A few months ago (as of this writing) a student inquired about how to get an entry level job in coding/programming on the Treehouse Forum. It sounded like he had hit a low point after interviewing at a tech startup, but not making the cut. I felt the same way when I was looking for my first coding job. Every job listing seems to require 5+ years experience, so how do you get all those years of experience when you can’t find an entry level job to gain said expertise? It is a strange catch-22 every self-taught programmer needs to get through when transitioning from learning to working. Navigating that divide can often be intimidating and full of unknowns.
For the sake of not repeating myself here, I will post some excepts from the conversation, but you can find the entire thread at TreeHouse.
Warsama Gabriel: “Hi treehouse family, Like many of you on here im trying to take that first step into the web developer industry but im finding it increasingly hard to do so and feel frustrated that at this point that I sometimes feel like I have no chance especially in the hot market of the SF Bay Area. My first chance was blown when I was called in to a face to face interview at a Bay Area startup for a QA gig last week, it seems like they needed way more experience and depth that I could give and unfortunately I was turned away almost immediately!
My question is how does one get that vital experience needed to get my foot in the door. It seems like most web startups just want people who already well established for an internship, but will look over you if you don’t have deep coding skills despite you wanting the job really bad and being really passionate about what you do!”
Riley Hilliard: “The good thing is that you have the numbers on your side. There is a huge tech talent shortage, so there are a lot of companies looking for help. That doesn’t mean that google is hiring any intern they can find, but it does mean there there is plenty of opportunity to gain some experience helping build a site for a smaller client than something the likes of Google. I am not sure the level of the startup you tried out for, but there are tons of businesses that will take any help offered. When I first started out, I interned (for free) for a couple friends who were starting out ecommerce stores online. I was able to get the experience I needed because I knew the guys I was helping out personally, so see if you have any friends that may need some web work done. Even if it is a small project building out a friends online portfolio or something, that will give you valuable experience, and if you do a good job (worth showing to an employer on a job interview) you can add it to your online developer portfolio. Your portfolio is one of the things that will help you out the most come interview day.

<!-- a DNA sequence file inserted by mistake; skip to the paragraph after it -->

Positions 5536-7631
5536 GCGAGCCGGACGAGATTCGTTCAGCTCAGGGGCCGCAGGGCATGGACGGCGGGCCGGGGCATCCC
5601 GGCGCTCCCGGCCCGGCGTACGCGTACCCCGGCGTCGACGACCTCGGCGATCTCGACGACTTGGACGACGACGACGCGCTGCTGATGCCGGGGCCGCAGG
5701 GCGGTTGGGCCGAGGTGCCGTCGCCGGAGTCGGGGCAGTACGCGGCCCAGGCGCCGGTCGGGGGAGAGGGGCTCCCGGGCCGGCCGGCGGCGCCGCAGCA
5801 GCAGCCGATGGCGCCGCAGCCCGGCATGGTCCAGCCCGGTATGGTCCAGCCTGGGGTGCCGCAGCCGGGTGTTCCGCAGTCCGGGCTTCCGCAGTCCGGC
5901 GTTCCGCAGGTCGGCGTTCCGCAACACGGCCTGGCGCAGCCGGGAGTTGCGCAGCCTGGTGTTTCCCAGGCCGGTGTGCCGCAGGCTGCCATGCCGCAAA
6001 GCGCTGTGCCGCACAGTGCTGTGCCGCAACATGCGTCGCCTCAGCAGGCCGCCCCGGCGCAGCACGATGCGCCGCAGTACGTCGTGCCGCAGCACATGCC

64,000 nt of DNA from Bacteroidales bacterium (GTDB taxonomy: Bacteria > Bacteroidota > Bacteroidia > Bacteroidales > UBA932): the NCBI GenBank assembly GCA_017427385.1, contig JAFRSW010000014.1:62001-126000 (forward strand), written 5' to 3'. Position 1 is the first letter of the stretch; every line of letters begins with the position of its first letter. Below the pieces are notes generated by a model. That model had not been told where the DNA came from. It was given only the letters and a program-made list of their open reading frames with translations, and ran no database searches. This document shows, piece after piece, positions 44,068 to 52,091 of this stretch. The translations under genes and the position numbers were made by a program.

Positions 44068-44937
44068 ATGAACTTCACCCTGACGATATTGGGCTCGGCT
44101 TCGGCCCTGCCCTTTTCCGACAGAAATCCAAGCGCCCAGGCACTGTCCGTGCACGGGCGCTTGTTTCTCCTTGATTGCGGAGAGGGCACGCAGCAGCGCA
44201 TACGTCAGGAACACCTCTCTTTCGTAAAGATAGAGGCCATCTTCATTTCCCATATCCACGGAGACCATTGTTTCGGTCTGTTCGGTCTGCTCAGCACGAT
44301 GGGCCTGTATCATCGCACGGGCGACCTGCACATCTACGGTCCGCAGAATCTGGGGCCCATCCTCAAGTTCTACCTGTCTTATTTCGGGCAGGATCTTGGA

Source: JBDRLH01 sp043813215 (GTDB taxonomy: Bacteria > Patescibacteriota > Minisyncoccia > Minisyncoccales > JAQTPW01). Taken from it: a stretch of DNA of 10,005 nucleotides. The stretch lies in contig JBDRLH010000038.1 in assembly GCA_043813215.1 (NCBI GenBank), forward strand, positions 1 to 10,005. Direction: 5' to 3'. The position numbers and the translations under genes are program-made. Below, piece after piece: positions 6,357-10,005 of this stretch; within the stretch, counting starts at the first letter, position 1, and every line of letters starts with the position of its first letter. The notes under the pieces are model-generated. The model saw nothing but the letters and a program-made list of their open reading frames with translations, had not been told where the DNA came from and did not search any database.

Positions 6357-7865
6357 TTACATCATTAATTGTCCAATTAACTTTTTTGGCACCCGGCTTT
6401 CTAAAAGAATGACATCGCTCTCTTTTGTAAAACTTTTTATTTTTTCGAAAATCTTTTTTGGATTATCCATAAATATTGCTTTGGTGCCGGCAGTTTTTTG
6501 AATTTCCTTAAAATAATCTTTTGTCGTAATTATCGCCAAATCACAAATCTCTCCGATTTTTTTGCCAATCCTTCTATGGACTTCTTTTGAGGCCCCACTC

I wrote an article on my experience learning how to code & getting my first developer job in hopes I might be able to help others that are starting out just like I did, but if I were to give you one quick paragraph of advice:
When you are starting out take on projects no matter the size, because you never know where they might end up leading you. Go to meetup events and cool stuff like Startup Weekend etc. You cannot wait to be discovered, you have to build your own empire of skill and make it hard for an employer to say no. It takes time to get there, but it’s incredibly rewarding.”
Warsama Gabriel: “Hey Riley, thanks for the response ive read your blog before and it really meant a lot to me as I can relate to everything you went through. Its just that im going through a pretty dark time right now and that intern position would have totally helped!
I do agree that having a portfolio is important but for me it seems that I have so much information to go through before I feel like I should attempt my own project. CSS HTML, JQUERY etc. I have several subscriptions on different sites like treehouse but I still have a long way in covering all of the technologies used today. Ultimately I do have that big project in the back of my mind which is an electronic music app but have no idea how to even start it!